BEFORE THE UTAH STATE TAX COMMISSION
PETITIONER, ) FINDINGS OF FACT,
) CONCLUSIONS OF LAW,
Petitioner, ) AND FINAL DECISION
v. ) Appeal No. 00-0002
) Account No. D62574
TAXPAYER SERVICES DIVISION OF )
THE UTAH STATE TAX ) Tax Type: Sales Tax
) Judge: Davis
G. Blaine Davis, Administrative Law Judge
Pam Hendrickson, Commission Chair
Palmer DePaulis, Commissioner
Marc B. Johnson, Commissioner
For Petitioner: PETITIONER REP, from the law firm of COMPANY A
PETITIONER REP 2, from the law firm of COMPANY A
PETITIONER REP 3, from the law firm of COMPANY A
PETITIONER REP 4, from PETITIONER
For Respondent: Mr. Clark Snelson, Assistant Attorney General
Ms. Julie Halvorsen, from the Taxpayer Services Division
Mr. Brett Wilding, from the Taxpayer Services Division
STATEMENT OF THE CASE
This matter came before the Utah State Tax Commission for a Formal Hearing on July 11, 2001. Based upon the evidence and testimony presented at the hearing, the Tax Commission hereby makes its:
FINDINGS OF FACT
1. On April 29, 1994, Petitioner filed an application with the Department of Environmental Quality (DEQ) to exempt sales and use tax on the costs of a pollution control facility.
2. On September 6, 1994 and December 5, 1995, the DEQ Divisions of Water Quality and Air Quality granted the exemption and issued certificates of approval for the projects.
3. Between July 1, 1995 and May 31, 1999, Petitioner's contractor purchased numerous items of tangible personal property for the facility, and paid sales and use tax on all of such purchases.
4. When construction of the facility was completed, the contractor reported to Petitioner the amount of sales tax paid on the project.
5. On August 13, 1999, Petitioner filed a request for refund with the Taxpayer Services Division of the Utah State Tax Commission. Petitioner requested a refund of the tax, plus interest from the various dates the tax was paid between 1995 and 1999.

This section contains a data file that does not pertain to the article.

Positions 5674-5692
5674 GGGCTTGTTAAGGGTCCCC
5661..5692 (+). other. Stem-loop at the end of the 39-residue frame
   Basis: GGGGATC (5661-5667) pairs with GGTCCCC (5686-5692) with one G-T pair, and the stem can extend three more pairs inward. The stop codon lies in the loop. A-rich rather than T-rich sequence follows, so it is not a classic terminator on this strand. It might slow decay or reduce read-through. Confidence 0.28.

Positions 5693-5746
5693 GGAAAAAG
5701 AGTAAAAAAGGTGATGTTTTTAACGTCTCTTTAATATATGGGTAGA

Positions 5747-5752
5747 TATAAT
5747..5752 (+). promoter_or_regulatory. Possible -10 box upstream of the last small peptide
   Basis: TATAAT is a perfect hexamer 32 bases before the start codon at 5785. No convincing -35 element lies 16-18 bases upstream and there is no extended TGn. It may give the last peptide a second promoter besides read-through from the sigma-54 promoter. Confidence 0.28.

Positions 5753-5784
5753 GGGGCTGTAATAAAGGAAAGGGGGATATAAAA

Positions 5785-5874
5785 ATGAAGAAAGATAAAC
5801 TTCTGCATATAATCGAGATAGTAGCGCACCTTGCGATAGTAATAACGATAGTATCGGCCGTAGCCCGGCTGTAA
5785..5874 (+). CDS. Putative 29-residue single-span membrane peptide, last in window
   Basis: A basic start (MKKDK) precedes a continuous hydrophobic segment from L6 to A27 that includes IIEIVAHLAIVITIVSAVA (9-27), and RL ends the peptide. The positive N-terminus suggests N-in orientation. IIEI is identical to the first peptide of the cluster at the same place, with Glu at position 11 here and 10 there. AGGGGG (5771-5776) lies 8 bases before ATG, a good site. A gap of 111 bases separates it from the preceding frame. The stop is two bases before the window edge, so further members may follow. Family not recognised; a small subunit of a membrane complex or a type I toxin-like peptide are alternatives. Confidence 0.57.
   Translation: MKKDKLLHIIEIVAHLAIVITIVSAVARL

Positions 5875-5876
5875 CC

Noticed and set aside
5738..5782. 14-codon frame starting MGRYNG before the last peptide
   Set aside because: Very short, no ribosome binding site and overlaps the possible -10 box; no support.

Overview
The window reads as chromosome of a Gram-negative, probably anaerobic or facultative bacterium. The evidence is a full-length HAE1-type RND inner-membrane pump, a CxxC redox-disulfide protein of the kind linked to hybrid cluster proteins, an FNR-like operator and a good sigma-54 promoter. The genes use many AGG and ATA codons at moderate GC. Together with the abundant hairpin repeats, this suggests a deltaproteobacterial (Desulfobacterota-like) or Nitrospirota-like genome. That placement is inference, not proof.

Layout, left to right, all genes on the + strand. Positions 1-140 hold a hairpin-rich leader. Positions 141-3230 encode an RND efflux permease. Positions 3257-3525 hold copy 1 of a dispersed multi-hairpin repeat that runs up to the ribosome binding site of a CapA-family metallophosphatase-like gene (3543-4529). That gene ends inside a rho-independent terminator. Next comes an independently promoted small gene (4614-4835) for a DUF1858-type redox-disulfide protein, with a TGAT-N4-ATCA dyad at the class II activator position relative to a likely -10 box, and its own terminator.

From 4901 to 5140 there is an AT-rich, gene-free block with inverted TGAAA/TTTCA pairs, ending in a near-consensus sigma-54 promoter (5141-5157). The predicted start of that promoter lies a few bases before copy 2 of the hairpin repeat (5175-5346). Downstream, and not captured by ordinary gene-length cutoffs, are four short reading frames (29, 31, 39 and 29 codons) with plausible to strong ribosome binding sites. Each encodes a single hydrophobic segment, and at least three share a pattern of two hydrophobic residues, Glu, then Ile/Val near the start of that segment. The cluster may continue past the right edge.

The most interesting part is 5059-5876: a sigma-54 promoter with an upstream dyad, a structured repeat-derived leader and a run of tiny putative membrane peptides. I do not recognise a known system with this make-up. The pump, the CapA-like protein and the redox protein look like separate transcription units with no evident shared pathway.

6. The Division granted the refund of sales tax, together with interest from 30 days after the day on which the claim for refund was filed. The refund of sales tax and interest as allowed and approved by the Division have been paid to Petitioner.
7. The Division did not approve the request for refund of the interest which would have accrued between the date of payment of the sales tax and 30 days after the date of filing the request for refund.
8. In limiting the interest to the amount paid beginning 30 days after the day on which the claim for refund was filed, the Division relied upon the provisions of Utah Code Ann. '19-2-124(2)(e)(ii), and Utah Administrative Code Rule R865-19S-83.
9. The overpayment of sales and use tax for which the refund was made, was not paid to the Commission for investment purposes.
10. Following the hearing, on July 25, 2001, Petitioner filed a Post-Hearing Brief and an Affidavit of XXXXX. On July 27, 2001, Respondent filed its Objection to Petitioner's Post-Hearing Brief and Motion to Strike. On August 2, 2001, Petitioner filed Petitioner's Response to Respondent's Objection to Petitioner's Post-Hearing Brief and Motion to Strike.